Reduced longitudinal separation minimum [RLongSM], an ATC pilot program in the North Atlantic, produced no safety events during a nine-month evaluation period last year. “Normal longitudinal separation is ten minutes,” explained Dave Stohr, president of Air Training International. “The trial was running with five minutes between appropriately equipped and approved aircraft.”
Eurocontrol director general David McMillan and International Business Aviation Council (IBAC) director general Don Spruston received 2012 European Business Aviation Awards from EBAA and NBAA on Monday at EBACE.
As EBAA COO Pedro Vicente Azua noted, Eurocontrol’s ETS Support Facility is already enabling operators to measure their CO2 emissions. At the global level, IBAC has proposed that the International Civil Aviation Organization (ICAO) develop a metric suitable for business aviation. In the continued absence of an ICAO formula, IBAC is suggesting that the industry could adopt the metric already developed by GAMA.
Many years ago, airline managers could occasionally be heard quietly grumbling that investments in safety were mostly a waste of money. But no longer. Today, it’s regarded throughout aviation as an essential cost of doing business, with a valuable payback in real safety enhancement, customer confidence and, occasionally, for members of IBAC's IS-BAO program, in cash as well.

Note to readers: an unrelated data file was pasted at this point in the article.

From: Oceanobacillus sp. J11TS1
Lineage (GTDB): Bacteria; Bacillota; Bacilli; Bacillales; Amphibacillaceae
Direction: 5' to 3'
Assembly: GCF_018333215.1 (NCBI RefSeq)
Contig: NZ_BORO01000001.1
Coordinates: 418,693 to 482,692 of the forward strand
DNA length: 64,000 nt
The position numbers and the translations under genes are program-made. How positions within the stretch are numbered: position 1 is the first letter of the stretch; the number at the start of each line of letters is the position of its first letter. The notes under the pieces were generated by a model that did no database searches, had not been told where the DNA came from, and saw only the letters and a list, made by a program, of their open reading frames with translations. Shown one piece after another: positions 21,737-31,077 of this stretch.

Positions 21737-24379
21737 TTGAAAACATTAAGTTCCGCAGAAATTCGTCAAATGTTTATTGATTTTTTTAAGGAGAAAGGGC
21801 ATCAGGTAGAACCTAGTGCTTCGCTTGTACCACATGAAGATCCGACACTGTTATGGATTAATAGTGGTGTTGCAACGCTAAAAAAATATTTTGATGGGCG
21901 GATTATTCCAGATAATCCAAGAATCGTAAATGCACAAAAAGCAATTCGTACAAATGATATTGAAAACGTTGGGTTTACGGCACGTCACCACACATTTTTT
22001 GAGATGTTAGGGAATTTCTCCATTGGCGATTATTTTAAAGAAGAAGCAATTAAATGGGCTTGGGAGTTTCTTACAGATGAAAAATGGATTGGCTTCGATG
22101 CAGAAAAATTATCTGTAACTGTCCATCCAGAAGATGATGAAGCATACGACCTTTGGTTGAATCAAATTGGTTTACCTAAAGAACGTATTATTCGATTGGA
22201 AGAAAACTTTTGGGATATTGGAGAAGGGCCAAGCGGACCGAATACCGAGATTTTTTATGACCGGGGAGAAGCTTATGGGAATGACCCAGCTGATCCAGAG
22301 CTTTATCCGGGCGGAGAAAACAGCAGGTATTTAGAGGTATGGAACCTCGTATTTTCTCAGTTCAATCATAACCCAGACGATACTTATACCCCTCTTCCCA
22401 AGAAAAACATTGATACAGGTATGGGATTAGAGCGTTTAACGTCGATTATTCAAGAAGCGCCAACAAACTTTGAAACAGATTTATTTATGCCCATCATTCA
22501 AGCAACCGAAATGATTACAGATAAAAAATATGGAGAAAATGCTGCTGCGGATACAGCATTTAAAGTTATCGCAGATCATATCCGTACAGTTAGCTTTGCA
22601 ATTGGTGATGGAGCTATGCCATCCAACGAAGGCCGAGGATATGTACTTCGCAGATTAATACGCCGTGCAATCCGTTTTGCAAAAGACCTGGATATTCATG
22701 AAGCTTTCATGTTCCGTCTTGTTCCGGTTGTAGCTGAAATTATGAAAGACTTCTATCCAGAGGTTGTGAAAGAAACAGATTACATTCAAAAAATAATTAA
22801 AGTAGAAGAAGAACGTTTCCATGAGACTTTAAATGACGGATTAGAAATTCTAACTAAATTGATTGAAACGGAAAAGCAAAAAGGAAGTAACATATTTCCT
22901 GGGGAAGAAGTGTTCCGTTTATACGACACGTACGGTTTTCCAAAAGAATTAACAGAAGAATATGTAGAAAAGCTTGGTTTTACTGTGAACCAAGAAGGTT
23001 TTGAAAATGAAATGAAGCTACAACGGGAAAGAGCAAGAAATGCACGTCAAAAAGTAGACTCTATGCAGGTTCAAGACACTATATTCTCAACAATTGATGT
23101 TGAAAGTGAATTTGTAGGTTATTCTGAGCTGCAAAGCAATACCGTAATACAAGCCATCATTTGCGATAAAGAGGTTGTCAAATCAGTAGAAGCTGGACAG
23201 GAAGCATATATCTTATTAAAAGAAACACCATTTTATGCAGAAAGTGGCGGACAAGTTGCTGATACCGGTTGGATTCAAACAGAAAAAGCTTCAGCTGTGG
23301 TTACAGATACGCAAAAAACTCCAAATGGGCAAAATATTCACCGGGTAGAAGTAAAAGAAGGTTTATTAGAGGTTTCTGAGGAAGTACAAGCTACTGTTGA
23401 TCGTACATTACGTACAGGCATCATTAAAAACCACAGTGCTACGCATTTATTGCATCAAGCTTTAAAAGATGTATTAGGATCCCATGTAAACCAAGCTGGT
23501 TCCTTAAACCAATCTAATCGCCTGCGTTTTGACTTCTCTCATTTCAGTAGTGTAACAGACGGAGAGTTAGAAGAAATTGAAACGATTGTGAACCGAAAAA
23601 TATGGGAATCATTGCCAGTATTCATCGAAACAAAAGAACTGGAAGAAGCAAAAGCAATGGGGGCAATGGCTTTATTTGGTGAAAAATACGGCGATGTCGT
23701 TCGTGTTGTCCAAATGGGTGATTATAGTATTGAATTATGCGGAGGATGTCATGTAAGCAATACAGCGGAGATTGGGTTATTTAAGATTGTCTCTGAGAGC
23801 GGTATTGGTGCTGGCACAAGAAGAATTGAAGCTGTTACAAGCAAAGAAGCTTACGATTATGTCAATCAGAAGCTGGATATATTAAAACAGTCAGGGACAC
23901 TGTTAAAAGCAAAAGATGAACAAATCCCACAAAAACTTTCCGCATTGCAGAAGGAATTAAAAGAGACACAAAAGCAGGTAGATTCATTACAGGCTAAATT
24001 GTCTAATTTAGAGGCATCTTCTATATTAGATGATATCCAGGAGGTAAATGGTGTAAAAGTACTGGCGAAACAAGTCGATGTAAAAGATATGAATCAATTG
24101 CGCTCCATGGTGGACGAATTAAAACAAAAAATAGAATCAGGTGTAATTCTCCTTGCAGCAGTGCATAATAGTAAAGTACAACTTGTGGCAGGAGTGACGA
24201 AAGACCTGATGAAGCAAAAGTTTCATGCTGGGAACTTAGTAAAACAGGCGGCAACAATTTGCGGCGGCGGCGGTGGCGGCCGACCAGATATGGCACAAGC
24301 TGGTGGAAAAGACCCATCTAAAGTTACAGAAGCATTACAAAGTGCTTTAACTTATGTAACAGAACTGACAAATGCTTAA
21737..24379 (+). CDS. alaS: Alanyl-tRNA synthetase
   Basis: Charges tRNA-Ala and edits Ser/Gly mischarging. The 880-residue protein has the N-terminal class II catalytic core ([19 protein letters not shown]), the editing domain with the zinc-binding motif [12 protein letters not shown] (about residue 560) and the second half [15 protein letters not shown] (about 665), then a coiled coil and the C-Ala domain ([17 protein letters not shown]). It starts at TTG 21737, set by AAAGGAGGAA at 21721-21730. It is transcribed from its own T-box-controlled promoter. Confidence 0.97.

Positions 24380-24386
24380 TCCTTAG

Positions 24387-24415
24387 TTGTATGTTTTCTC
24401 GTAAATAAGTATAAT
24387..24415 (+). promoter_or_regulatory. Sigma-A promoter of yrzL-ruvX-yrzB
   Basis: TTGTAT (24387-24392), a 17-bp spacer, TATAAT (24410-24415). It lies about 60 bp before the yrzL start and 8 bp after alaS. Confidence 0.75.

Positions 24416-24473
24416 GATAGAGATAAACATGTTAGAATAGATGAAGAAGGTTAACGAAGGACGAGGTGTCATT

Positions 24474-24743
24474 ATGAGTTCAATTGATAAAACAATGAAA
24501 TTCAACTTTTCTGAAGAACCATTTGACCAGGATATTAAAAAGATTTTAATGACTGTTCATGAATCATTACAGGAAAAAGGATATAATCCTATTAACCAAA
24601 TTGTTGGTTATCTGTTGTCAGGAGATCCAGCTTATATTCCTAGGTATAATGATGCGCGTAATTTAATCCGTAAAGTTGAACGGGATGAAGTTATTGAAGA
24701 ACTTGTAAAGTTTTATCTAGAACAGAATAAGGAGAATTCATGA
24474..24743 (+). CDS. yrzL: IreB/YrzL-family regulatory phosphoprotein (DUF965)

“Given Paul Stinebring’s remarkable contributions to the International Business Aviation Council [IBAC], we believe it is entirely appropriate that he is receiving the John Winant Award,” said NBAA president and CEO Ed Bolen. “After all, it was John Winant who more than any other individual is responsible for the creation of IBAC.”
With an attendance expected to be within 1 to 3 percent of last year’s more than 17,000 and the increase in exhibitors filling the floor of the George R. Brown Convention Center, Helicopter Association International chairman Mark Gibson said the association is optimistic about this Heli-Expo.
Dubai-base Elite Jets has become the first company in the Middle East to obtain the coveted IS-BAO certification from the International Business Aviation Council (IBAC). The Middle East Business Aviation Association is a member of IBAC.
A September ICAO NextGen/Sesar Forum in Montreal underscored the fact that the U.S. and Europe are following different paths to a future air traffic management system. Officials managing the FAA’s NextGen and Europe’s Sesar–for Single European Sky ATM Research–agree that by 2025 traffic is expected to double, and maybe even triple, and that today’s control systems will not be able to handle the increase.
The International Business Aviation Council (IBAC) has finished a two-year project to develop International Standards for Business Aircraft Operations (IS-BAO), but release of the document is pending IBAC’s obtaining liability insurance. Development of the standards started in March 2000 and culminated shortly before the NBAA Convention last month, when the IS-BAO board signed off on the document.
Corporate flight departments around the world have started adopting the new international standards for business aircraft operations (IS-BAO). The code of conduct was launched by the International Business Aviation Council (IBAC) in April and is intended primarily as a means of compliance with Europe’s new JAR OPS 2 operating requirements for non-commercial business aircraft.
- Page 1